When I was single and living alone in the Bay Area, I made virtually the same thing for dinner each night. I ate meals quickly while in front of the computer. Or even worse: the television. This most often included what I call "Mexican Pizzas" which were basically glorified quesadillas baked in the oven until crispy. Sometimes, if I was really feeling like cooking, I'd whip up a quick stir-fry with frozen vegetables from Trader Joe's or a mushroom frittata using pre-sliced mushrooms. Mostly, though, it was Mexican Pizzas -- a good four or five nights a week. Today, thankfully, dinner looks a lot different. Meals in general look a lot different. How would I explain that difference? I think that ultimately how we feel about our life colors how we choose to feed ourselves and the importance that we place on preparing our own meals.
Today was 75 degrees in Seattle and it seemed the whole city was out and about drinking iced coffee in tank tops and perhaps not working all that hard. When we have a hit of sunshine like this in April (or, really, any time of the year), we're all really good at making excuses to leave the office early -- or, simply, to "work from home." I just got back from LA last night, unpacked in a whirlwind this morning, and took Oliver to meet up with three friends from our parents group at the zoo. The only other time I'd been to the Seattle zoo was once with Sam a few years ago when we arrived thirty minutes before closing and ended up doing a whirlwind tour -- sprinting from the giraffes to the massive brown bear to the meerkat. The visit today was much different: we strolled slowly trying to avoid the spring break crowds and beating sun. I managed to only get one of Oliver's cheeks sunburned, and he even got in a decent nap. A success of an afternoon, I'd say. Coming home I realized we didn't have much in the fridge for lunch -- but thankfully there was a respectable stash of Le Croix (Le Croix season is back!) and a small bowl of this whole grain salad I made right before I left town. It's the kind of salad that's meant for this time of year: it pulls off colorful and fresh despite the fact that much of the true spring and summer produce isn't yet available. And for that reason, I make a few versions of it in early spring, often doubling the recipe so there's always the possibility of having a small bowl at 1 p.m. while the baby naps in the car seat, one cheek sunburned, windows and back door open -- a warm breeze creeping into the kitchen.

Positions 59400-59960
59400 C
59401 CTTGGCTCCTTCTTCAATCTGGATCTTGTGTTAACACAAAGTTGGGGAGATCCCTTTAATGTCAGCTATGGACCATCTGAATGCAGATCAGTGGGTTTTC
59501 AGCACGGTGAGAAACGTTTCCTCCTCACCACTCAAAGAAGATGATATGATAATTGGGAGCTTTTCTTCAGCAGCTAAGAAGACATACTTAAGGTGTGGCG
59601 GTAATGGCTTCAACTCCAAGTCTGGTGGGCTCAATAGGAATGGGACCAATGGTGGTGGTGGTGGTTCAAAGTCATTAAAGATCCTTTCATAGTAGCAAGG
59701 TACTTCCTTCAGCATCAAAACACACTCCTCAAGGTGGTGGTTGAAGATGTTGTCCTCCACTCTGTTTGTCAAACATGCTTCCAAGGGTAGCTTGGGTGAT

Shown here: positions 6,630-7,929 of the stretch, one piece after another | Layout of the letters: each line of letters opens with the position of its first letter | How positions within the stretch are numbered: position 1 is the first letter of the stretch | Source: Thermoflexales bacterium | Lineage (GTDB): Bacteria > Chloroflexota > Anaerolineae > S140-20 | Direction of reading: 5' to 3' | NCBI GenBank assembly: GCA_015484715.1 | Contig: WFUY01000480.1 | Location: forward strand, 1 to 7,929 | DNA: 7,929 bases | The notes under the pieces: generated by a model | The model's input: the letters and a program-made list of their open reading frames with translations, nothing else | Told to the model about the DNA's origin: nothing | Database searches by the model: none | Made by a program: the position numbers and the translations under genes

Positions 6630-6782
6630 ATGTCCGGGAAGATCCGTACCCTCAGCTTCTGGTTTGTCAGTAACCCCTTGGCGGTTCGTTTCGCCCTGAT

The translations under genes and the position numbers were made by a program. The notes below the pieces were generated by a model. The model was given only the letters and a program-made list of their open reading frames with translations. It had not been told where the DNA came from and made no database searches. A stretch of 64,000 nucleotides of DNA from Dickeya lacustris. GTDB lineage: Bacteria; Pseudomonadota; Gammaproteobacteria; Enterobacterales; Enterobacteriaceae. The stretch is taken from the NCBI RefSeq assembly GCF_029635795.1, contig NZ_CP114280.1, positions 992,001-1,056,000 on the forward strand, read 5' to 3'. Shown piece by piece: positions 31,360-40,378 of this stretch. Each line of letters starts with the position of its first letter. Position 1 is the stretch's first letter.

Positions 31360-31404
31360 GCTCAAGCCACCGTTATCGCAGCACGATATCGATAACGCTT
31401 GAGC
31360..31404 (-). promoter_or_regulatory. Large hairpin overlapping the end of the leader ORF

On Monday our little family of three is headed to the airport at 6 am to board our first with-baby cross-country trip. We'll be visiting Sam's family in New Jersey for a few days, then renting a car and driving over to meet up with my family at my mom's lake house in the Adirondacks. Sam's younger sister and her kids have yet to meet Oliver; my grandpa has yet to meet him, and Oliver has yet to take a dunk in a lake, see a firefly, or spend quality time with energetic dogs -- of which there will be three. A lot of firsts. This week my family has been madly texting, volunteering to make certain meals or sweets on assigned days while we're at the cabin and it got me thinking about really simple, effortless summer desserts -- in particular, ones that you can make while staying in a house with an unfamiliar kitchen and unfamiliar equipment and still do a pretty bang-up job. I think fruit crisp is just that thing.